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Word Press, Apache, and Linux Contribute to Majority of Internet Blogger Spam

Posted by Keith Elder | Posted in Internet, Linux | Posted on 07-09-2007

If you have a blog as do I, one of the things you enjoy looking at is your PingBacks or TrackBacks.  PingBacks and TrackBacks were created as a nice way for bloggers to who know when other community members linked back to their articles.  Essentially they work like this.  Let’s say I write an article on my blog.  Another blogger reads it and links to it in one of their blog articles.  When a viewer on their blog clicks on my article link, a comment gets added to my blog article linking back to their site.  This is called a TrackBack.

For the original author this provides a way to keep track of who is commenting off line or linking to his/her information.  This has worked really well until the porn and drug industry figured out they could post unwilling information to thousands upon thousands of blog sites for free.  Spammers and hackers have literally taken this feature away from bloggers like myself by automating TrackBacks of web cams, sex toys, and so on.  Surprisingly the mortgage industry has yet to catch on. 🙂 

There are some spam systems out there that fight this which plug into several blog packages.  For example Akismet API is one the blog software I use (SubText) comes with.  Akismet is actually powered by Word Press (another popular blog software package written in PHP) and does a fair, not great job, of stopping TrackBack spam.  I say fair because I wind up still having to clean this junk from my comment logs.  To make matters worse if a blogger doesn’t clean this stuff out then it will count against him or her in the long run on search engine rankings.  A lot of bloggers have given up and turned TrackBacks off all together.  This is a shame because the feature is really useful.  This brings us to our question.  Where is this stuff coming from then?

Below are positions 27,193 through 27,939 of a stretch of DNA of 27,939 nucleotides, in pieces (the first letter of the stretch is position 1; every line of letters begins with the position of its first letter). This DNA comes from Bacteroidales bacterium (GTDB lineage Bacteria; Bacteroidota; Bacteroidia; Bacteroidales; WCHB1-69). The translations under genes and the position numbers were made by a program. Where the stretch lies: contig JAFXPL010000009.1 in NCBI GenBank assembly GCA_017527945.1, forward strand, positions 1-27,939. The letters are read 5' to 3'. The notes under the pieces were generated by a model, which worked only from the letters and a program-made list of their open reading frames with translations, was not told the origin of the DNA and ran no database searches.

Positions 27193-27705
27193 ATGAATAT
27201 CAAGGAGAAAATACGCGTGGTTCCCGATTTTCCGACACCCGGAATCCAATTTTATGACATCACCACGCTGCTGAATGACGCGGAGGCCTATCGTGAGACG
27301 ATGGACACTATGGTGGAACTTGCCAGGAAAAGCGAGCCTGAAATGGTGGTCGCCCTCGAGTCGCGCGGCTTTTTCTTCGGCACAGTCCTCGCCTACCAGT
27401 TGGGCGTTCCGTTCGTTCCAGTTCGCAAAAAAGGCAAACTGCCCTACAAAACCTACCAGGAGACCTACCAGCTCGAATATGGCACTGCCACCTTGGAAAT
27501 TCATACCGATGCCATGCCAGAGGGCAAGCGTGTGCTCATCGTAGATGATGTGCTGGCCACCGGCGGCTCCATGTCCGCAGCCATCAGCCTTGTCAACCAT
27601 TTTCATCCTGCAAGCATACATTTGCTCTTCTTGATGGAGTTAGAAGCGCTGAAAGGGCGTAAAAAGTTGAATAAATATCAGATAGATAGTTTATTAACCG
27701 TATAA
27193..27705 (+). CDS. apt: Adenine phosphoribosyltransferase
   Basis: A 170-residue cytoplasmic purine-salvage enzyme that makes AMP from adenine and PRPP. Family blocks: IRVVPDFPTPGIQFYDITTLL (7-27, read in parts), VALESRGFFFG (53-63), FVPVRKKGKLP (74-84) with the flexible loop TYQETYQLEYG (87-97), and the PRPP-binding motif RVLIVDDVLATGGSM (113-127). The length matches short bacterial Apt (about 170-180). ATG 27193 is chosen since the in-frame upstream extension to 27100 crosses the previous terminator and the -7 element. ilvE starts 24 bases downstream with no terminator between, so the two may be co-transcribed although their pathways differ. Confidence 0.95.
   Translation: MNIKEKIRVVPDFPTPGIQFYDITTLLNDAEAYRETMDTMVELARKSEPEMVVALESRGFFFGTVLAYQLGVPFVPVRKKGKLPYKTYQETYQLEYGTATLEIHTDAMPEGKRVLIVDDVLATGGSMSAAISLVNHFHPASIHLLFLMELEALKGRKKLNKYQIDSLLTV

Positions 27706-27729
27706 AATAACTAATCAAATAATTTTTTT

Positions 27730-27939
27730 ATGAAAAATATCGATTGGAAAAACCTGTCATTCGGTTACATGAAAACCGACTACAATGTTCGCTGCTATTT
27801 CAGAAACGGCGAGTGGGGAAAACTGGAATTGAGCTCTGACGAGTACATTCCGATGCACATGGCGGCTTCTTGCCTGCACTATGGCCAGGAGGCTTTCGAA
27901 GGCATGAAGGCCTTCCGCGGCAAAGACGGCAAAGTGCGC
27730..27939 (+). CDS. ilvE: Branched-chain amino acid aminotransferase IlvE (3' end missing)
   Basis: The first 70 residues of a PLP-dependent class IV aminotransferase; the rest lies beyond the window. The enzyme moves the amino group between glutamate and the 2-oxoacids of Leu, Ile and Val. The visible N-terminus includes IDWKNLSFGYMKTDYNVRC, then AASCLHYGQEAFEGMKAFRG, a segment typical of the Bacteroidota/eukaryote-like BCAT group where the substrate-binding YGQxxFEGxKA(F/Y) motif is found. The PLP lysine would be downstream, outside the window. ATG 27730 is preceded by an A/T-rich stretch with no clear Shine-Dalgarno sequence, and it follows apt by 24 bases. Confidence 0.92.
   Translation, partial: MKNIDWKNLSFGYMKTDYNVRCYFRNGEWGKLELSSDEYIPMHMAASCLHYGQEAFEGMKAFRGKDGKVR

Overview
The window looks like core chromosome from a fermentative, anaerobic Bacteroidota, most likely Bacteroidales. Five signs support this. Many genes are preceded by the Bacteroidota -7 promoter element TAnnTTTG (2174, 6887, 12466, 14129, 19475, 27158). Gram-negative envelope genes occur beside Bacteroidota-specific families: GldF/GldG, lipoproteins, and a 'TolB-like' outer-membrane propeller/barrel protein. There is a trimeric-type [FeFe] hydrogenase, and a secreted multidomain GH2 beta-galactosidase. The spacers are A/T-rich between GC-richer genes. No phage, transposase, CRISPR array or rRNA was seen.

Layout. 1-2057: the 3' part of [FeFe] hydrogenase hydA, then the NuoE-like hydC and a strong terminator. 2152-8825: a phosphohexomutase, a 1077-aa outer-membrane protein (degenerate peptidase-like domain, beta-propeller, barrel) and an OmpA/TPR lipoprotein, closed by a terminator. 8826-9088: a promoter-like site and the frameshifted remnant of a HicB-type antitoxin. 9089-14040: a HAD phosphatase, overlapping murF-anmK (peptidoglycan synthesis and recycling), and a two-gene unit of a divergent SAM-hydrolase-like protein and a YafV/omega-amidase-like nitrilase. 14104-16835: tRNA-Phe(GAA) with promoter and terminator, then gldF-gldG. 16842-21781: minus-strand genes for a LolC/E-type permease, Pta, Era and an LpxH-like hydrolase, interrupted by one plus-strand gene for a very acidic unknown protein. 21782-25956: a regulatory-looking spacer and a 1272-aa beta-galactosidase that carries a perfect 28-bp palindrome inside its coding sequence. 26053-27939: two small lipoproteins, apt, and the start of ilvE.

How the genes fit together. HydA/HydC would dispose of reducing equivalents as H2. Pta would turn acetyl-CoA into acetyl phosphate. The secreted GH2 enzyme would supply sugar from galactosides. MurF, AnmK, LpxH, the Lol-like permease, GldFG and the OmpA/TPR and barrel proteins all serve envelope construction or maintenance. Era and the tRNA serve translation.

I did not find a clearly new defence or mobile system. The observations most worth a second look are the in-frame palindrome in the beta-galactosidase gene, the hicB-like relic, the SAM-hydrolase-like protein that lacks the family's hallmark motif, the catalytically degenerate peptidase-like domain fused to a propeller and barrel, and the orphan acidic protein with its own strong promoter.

The results may astonish you.  The same blog engine that is suppose to help you fight TrackBack spam is the very one that is creating the spam!  One Hundred  percent of what comes through to my site that is considered spam TrackBacks comes from one of three things:  Compromised Word Press blogs, an Apache Server, or a server running Linux.  Notice I said 100%, not 99% or 95%.  I can attribute each spam TrackBack to one or the other.  Don’t believe me?  Then let’s look at some examples.  Here is a screen shot to show you what I mean.  Below are the last four spam TrackBacks I received that were not filtered by Akismet.

Let’s look at what Netcraft says these domains are running below.

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University of Alaska Fairbanks is obviously a distance learning community site and it has public_html folders enabled for user accounts.  In this example the user account idesign has been compromised since we see several hidden directories, “.psy” and “.xml”.   For those not in the know, if you EVER see a URL like /.something/ don’t click on it (ever wonder where http://www.slashdot.org gets it name? now you know).  This is a hidden folder on Unix servers.   The reason it is hidden is because when you type “ls” to get a directory listing the command doesn’t show you hidden folders that start with a dot.  It is a way hackers hide information on Unix systems from users.  This is one thing all the TrackBacks have in common.  The first URL is cut off but trust me, there is a folder start with a dot in the URL. 

The other interesting thing to note is three of the four URLs are generated from Word Press.  The “/wp-content/” folder gives this away since all word press folders typically start with the letters wp.  Out of the four URLs listed, three of them are Word Press and they all are running the Apache web server and two of the three unique domains are reportedly running Linux. 

Obviously the most ironic thing about this is the same blog software that is trying to help stop TrackBack spam is the same software that is creating the majority of it.  Thank you Word Press.

  • Dude, roll your own blog. No spam problems. Just make sure you don’t allow linking to single articles, it’s more fun to annoy southerners and allow linking only to a list.

  • Man you don’t even know how long I’ve waited for this since disabling my own Movable Type widget (that doesn’t work since Haloscan bypasses that code).

    THANK YOU!

  • Hi Keith,

    Interesting theory you have here.

    I wanted to pick up on what you said about /. – you implied it was a hidden folder, but that’s not really it. /. is the root folder of the server. The start of the tree of all folders on a system. (The dot is mostly redundant, but I suppose it helps decorate the slash.)

    Regards,

    -james.

    BTW, I like your live comment preview. It’s not only unusual but appears to be very well done.